It seems now that the world’s highest mountains have been shorn of their status as places of secular enlightenment and are now merely secular. Richard Salisbury and Elizabeth Hawley’s stunning piece of statistical work on Himalayan climbing makes clear that the 8000 meter peaks of South Asia are sought after more than ever before. Yet increasingly only a few peaks (Ama Dablam, Cho Ayu, and Everest) see increased traffic, mostly by commercial climbing companies which outfit expeditions for high-paying clients, a conveyor belt of climbers who don’t seem much interested in the process of climbing, the view, or anything much else except for the summit. Meanwhile, the other peaks of the Himalayas see fewer and fewer climbers, even “sacred” mountains such as Kangchenjunga. What thoughts goes through the hypoxic climber’s mind when he gets to Mallory’s “there” ? Does he see a vision of God? A warning from Augustine? Or only a picture for his blog site?
Read Petrarch’s Ascent of Mount Ventoux
Look at Salisbury and Hawley’s Himalayan Database
In the news for Friday and Saturday:
Chinese astronaut Zhai Zhigang opened the hatch of his Shenzhou 7 and took a brief stroll in orbit Saturday. This makes China only the third country in the world, after the United States and Russia, to have completed a space walk. More to the point, it demonstrates that China is ramping up for some of the heavy lifting required of long-term space projects (e.g. space stations and moon missions) which would require people moving outside of spacecraft for construction and repair projects.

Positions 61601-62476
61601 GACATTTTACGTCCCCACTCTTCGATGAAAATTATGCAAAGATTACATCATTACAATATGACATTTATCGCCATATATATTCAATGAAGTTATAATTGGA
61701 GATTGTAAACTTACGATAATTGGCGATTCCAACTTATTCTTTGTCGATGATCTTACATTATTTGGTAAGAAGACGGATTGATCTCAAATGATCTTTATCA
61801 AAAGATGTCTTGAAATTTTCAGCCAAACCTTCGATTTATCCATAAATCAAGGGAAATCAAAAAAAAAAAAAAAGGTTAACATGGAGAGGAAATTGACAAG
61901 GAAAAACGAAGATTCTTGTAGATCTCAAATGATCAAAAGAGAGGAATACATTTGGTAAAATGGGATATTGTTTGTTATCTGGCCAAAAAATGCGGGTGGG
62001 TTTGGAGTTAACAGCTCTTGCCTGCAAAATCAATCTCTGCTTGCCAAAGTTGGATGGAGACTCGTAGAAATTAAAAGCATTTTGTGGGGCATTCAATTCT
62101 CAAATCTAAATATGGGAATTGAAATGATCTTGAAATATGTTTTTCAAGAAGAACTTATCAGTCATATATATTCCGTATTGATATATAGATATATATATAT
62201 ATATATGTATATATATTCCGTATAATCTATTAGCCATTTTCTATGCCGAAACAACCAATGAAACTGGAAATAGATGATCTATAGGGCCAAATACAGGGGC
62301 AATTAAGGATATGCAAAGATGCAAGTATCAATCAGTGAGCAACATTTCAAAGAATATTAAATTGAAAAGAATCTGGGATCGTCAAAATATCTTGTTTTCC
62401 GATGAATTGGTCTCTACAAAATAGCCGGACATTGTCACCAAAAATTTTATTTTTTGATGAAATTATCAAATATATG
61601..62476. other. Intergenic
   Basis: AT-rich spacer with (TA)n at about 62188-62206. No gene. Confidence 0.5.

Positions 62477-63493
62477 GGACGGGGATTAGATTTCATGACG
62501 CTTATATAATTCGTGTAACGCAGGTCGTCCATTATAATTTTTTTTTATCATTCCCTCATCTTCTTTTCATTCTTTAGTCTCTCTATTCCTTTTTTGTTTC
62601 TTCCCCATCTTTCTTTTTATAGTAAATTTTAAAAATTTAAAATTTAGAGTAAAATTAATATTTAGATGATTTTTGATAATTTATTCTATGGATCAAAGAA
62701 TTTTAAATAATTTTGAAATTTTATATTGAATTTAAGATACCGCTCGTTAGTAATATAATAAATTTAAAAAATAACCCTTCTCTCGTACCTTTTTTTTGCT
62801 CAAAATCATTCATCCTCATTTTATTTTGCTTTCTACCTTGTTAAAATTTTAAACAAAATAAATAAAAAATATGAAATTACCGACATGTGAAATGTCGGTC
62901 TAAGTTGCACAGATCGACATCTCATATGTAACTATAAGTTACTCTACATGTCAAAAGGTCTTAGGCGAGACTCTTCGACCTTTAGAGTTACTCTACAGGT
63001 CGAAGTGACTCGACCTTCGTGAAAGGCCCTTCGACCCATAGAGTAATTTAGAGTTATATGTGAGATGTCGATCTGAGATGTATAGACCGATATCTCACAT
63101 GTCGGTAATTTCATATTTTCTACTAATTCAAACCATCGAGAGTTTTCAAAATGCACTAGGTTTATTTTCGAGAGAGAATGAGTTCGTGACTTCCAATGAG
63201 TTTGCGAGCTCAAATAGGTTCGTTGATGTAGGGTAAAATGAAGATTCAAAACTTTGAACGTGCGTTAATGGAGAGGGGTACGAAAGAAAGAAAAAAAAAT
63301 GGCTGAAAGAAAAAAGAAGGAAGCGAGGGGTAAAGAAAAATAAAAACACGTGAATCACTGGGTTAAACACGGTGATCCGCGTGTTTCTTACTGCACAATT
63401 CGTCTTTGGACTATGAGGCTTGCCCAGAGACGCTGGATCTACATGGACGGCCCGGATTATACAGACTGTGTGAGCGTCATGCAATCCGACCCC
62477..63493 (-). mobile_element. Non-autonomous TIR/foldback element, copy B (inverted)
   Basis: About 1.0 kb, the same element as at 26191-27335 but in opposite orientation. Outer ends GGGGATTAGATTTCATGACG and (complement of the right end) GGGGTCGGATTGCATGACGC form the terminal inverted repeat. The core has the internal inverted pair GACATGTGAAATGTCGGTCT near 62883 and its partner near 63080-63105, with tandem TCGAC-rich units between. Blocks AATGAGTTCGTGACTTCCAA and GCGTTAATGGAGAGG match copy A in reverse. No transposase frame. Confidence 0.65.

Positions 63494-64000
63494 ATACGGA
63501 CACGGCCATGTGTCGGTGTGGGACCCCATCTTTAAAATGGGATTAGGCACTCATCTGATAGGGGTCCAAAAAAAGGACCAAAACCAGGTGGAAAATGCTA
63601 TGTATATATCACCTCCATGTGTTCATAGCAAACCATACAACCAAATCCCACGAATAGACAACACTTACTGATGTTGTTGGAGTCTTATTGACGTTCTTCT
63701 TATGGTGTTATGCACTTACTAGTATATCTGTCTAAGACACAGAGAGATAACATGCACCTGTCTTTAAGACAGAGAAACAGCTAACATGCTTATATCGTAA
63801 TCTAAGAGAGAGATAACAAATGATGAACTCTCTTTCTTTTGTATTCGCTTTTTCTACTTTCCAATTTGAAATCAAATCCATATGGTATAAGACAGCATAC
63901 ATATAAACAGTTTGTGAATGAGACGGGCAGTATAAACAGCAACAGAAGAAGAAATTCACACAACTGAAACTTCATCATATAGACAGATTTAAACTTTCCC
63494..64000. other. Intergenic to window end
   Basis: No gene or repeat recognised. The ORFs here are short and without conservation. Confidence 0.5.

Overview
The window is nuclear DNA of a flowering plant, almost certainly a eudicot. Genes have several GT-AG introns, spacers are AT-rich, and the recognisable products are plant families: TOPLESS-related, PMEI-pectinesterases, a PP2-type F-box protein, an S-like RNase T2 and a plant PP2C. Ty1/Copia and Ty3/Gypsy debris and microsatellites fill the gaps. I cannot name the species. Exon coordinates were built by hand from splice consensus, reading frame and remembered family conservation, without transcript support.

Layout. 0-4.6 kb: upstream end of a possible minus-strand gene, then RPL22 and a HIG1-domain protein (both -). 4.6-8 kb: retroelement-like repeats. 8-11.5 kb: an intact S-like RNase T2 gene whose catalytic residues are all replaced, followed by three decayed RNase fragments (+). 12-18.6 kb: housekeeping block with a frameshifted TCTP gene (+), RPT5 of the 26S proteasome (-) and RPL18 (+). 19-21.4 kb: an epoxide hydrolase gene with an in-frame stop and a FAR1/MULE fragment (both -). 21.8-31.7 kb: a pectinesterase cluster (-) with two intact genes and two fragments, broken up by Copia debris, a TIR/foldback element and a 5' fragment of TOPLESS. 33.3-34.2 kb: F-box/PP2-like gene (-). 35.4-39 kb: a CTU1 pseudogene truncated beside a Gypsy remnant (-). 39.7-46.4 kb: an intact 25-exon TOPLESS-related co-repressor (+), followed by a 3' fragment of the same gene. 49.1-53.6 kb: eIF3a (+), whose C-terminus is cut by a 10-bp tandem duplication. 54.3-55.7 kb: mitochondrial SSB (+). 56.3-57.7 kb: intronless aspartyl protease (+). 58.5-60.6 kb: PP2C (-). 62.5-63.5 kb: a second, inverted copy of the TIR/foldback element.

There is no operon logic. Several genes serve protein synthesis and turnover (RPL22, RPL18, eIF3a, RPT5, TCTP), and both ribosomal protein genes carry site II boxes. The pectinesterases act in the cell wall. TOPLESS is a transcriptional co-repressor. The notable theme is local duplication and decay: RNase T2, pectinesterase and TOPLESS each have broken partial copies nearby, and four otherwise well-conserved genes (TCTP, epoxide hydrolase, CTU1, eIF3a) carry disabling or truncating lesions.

Why are such journeys outside of spacecraft called “space walks”? It’s an interesting choice of words since there is no real walking as far as I can see. “Space crawl,” “space climb” and “space float” would all be more accurate if less pithy. We must scout out the etymology of the term. It strikes me that NASA and cold-war space enthusiasts would like “walking” because it is far more active, self-directed and dignified verb than floating and crawling. Another question, what are the Russian and Chinese terms for these ex-craft jaunts?
The New York Times Book Review features Bruce Barcott’s write up of Maurice Isserman and Stewart Weaver’s new book Fallen Giants: A History of Himalayan Mountaineering from the Age of Empire to the Age of Extremes. I’m only a couple chapters in, but Fallen Giants promises a comprehensive, socio-cultural look at high-altitude mountaineering in the last 150 years. Despite the vast heap of books written on the history of mountaineering, this type of project is sorely needed.